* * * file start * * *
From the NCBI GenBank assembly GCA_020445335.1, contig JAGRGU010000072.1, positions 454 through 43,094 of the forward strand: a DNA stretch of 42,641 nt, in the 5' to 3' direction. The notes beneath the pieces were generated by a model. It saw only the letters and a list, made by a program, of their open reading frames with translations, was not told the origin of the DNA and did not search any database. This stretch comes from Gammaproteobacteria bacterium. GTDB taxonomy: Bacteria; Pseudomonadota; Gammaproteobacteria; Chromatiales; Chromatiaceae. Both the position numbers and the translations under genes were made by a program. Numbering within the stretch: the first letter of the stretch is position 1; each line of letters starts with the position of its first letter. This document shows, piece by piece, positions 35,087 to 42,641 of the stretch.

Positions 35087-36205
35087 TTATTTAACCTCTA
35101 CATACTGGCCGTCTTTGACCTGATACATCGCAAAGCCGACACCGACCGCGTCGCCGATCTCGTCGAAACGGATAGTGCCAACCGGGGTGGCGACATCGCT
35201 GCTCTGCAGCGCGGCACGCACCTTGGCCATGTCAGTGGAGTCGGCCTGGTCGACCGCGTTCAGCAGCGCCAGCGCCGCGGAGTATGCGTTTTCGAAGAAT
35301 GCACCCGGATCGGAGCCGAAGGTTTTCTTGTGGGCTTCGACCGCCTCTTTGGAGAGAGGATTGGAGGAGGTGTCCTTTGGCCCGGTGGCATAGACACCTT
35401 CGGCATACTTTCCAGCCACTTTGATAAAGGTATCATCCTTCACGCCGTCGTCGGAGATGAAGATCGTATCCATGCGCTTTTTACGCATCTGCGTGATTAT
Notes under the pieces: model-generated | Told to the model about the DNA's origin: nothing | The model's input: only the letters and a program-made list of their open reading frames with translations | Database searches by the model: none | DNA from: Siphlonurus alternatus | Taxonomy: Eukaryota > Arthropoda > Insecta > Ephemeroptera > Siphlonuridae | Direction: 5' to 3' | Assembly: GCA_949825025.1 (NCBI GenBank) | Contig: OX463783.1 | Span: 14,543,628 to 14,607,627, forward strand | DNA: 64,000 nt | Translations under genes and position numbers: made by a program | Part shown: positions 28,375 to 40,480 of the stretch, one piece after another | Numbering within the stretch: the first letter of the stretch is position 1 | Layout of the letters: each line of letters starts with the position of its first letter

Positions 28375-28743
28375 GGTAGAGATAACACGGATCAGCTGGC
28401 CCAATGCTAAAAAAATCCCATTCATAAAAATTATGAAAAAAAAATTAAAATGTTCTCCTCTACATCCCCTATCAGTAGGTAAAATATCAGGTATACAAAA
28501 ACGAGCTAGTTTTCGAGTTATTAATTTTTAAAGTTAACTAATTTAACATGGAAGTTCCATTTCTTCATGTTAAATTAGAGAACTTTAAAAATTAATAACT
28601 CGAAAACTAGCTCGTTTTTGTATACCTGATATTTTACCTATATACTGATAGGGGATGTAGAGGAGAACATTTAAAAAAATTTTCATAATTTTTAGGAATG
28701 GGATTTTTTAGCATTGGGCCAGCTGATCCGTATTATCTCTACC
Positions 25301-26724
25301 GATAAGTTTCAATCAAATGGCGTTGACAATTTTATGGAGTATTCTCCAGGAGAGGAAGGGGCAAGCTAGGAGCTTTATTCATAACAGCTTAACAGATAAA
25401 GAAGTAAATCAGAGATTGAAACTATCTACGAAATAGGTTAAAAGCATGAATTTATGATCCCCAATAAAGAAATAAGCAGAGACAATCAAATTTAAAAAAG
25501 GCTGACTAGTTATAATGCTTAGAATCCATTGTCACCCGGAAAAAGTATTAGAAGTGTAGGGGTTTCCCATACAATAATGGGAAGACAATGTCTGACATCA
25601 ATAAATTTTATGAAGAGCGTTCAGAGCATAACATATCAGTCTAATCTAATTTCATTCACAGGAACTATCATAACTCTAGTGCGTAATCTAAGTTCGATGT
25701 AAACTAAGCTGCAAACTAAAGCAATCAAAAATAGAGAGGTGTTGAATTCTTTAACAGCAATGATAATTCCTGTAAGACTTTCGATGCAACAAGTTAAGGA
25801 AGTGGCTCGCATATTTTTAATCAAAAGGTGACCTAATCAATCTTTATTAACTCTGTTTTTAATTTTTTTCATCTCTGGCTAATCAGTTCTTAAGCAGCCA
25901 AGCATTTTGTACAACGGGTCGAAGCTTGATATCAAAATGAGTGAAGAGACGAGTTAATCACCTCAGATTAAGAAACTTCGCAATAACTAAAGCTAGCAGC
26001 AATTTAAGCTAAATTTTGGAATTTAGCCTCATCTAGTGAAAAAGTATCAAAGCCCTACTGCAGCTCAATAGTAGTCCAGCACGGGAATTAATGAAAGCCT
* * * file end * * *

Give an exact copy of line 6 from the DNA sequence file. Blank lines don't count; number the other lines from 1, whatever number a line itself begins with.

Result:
35301 GCACCCGGATCGGAGCCGAAGGTTTTCTTGTGGGCTTCGACCGCCTCTTTGGAGAGAGGATTGGAGGAGGTGTCCTTTGGCCCGGTGGCATAGACACCTT